No summer slowdown exists for the Office of Diversity, Equity, and Community Engagement (ODECE). In partnership with academic departments across campus, ODECE hosts more than 1,500 middle and high school students, and soon-to-be freshmen in a variety of summer pre-collegiate programming.
“Summer presents us an opportunity to be innovative as we work to increase student diversity in our enrollment and as we look to increase student success outcomes, particularly for our first generation students and our students from diverse backgrounds,” said David Aragon, executive director for student success, ODECE.
ODECE’s programs range from eight to 500 participants and run the entire summer season, beginning in late May and concluding in early August. Underserved and underrepresented students from school districts across Colorado come to CU Boulder for a taste of college life—both in academic rigor and residential experience.
“They begin to see in a more tangible way how education and a college degree translates toward a future of possibilities, to become a professional, to have a career and to be successful in a field of interest that they might have,” said Aragon.
These summer programs contribute to the overall retention and graduation rates for students of color, while helping the university build smaller communities on campus. Two of the programs, Upward Bound and the Pre-Collegiate Development Program (PCDP), are well into their third decade of service for first generation students.
“These two programs have helped us as an institution to appreciate and capitalize on the opportunity that summer presents to have an impact on preparing students for college,” said Aragon.
For soon-to-be freshmen, Summer Bridge programs offer a multidimensional experience to help with the transition to higher education. These programs, which are career or major-specific, invite students to explore disciplines including engineering, business, education, journalism and aerospace.
“We have a lot of positive results from our Summer Bridge programs knowing that students are able to—through these experiences over multiple weeks—acclimate more effectively to the environment of the university,” said Aragon. “This includes the academic expectations and the culture of a large public research university, while helping them get to know other students, upperclassmen, professors and staff who are part of the local communities we have at CU.”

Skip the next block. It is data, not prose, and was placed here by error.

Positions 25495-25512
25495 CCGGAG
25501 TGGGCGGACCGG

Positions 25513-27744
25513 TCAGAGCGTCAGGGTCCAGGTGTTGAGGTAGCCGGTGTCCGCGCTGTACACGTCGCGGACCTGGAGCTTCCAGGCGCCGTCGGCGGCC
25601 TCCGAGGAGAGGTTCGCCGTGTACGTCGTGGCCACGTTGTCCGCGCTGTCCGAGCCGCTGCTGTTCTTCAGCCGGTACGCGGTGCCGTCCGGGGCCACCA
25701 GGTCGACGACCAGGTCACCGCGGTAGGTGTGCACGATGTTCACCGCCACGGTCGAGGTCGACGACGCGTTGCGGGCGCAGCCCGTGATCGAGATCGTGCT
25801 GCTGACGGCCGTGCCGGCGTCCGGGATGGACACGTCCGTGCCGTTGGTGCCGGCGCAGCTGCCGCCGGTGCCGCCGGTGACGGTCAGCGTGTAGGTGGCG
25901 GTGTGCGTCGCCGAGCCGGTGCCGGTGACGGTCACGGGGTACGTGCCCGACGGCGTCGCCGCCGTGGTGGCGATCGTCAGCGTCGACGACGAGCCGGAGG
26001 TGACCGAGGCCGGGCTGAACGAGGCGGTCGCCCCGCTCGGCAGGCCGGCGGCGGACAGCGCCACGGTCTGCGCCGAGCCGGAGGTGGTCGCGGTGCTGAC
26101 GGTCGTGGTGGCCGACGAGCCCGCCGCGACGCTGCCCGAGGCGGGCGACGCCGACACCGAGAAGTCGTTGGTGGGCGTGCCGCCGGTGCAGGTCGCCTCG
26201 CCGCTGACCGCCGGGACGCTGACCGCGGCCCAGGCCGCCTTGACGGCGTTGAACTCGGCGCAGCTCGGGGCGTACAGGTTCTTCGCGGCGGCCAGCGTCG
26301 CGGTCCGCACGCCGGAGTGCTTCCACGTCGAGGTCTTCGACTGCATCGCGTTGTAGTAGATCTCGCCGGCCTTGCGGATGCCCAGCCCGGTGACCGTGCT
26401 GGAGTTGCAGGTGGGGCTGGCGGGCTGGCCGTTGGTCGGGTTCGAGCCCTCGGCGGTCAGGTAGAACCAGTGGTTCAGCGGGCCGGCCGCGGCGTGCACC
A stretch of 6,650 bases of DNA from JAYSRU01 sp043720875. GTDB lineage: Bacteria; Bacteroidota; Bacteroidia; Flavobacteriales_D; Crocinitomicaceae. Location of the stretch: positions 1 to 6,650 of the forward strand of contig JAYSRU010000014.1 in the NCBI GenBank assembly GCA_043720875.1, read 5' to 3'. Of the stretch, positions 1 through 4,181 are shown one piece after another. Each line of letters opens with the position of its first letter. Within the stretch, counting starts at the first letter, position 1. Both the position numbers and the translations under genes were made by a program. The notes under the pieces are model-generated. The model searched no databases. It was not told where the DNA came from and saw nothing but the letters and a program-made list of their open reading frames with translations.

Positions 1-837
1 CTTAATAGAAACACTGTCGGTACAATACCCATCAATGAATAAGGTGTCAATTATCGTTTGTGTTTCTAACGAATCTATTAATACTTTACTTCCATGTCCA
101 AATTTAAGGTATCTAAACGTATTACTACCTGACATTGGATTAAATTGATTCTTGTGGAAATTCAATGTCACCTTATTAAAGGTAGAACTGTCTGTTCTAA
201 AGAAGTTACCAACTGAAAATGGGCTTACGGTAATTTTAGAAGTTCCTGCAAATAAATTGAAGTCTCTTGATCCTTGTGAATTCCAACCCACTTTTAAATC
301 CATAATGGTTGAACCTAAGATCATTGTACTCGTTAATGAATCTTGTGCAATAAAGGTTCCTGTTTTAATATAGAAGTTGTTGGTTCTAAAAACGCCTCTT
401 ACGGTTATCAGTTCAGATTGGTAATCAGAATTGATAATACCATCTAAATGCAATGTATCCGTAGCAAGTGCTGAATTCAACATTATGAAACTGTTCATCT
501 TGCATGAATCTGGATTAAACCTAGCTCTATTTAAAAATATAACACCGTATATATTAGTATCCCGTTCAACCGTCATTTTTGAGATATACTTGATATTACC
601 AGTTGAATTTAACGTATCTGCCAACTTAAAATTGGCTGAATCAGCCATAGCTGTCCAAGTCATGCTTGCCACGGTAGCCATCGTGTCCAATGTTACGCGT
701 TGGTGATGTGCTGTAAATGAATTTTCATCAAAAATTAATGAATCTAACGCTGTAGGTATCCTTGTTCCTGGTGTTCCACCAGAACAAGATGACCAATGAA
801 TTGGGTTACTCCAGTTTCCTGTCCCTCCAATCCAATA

Current CU Boulder students, many who participated in summer programming themselves, serve as peer mentors, instructional assistants and residential staff. The upper-class students act as role models, while gaining valuable leadership experience, said Aragon.
In addition to pre-collegiate programming, Colorado Diversity Initiatives offers a 10-week summer research internship—Summer Multicultural Access to Research Training (SMART)—for underrepresented and first generation students nationwide. Many SMART participants will continue in their fields of study, pursuing masters and doctorate degrees, either at CU Boulder or elsewhere.
“Programs like this make CU a more dynamic university,” said Aragon. “They go a long way in fostering trust within our communities of color and in strengthening our relationships with communities across the state. These summer programs are helping prepare for a more fluid opportunity to interact across differences.”
Summer Diversity Academic Programs by the Numbers:
- 20 undergraduate researchers
- 500 middle school students who participated in DPS Spanish Heritage Day
- 242 summer bridge program participants
- Eight reservation communities served through Upward Bound
- Nine high school programs
- 1,500 students served this summer
Photo: Celebrating is another important aspect of the summer programs. On June 22, students from all of the programs were invited to play carnival games, eat and dance with Chip during the Summer Gathering outside the Center for Community.